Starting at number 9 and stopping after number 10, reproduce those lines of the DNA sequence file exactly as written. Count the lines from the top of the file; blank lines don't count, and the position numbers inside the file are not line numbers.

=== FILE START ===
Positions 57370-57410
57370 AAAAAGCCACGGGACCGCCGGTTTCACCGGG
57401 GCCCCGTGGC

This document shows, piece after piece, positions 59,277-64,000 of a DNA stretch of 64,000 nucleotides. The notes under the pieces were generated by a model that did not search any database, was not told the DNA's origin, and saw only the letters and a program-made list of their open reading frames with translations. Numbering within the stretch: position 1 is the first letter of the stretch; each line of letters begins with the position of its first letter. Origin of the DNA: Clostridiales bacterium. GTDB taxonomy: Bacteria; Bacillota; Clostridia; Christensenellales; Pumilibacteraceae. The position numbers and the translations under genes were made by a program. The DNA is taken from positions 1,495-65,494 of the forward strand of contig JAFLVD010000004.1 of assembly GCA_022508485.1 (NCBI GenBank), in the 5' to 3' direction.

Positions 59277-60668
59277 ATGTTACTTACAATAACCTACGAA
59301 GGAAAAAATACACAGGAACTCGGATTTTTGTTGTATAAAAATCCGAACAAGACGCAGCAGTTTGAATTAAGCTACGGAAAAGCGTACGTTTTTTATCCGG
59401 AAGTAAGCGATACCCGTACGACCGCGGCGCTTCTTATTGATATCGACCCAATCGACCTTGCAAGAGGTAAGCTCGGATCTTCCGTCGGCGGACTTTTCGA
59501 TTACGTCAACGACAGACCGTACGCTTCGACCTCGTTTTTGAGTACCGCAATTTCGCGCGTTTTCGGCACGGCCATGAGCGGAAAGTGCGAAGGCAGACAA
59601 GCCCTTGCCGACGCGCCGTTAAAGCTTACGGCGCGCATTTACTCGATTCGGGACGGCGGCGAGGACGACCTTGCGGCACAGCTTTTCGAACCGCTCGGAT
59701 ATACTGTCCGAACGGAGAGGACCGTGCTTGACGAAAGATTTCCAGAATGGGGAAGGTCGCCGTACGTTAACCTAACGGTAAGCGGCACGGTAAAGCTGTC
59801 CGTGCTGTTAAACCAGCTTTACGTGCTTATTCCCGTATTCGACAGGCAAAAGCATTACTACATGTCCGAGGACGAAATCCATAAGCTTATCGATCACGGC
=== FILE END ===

59501 TTACGTCAACGACAGACCGTACGCTTCGACCTCGTTTTTGAGTACCGCAATTTCGCGCGTTTTCGGCACGGCCATGAGCGGAAAGTGCGAAGGCAGACAA
59601 GCCCTTGCCGACGCGCCGTTAAAGCTTACGGCGCGCATTTACTCGATTCGGGACGGCGGCGAGGACGACCTTGCGGCACAGCTTTTCGAACCGCTCGGAT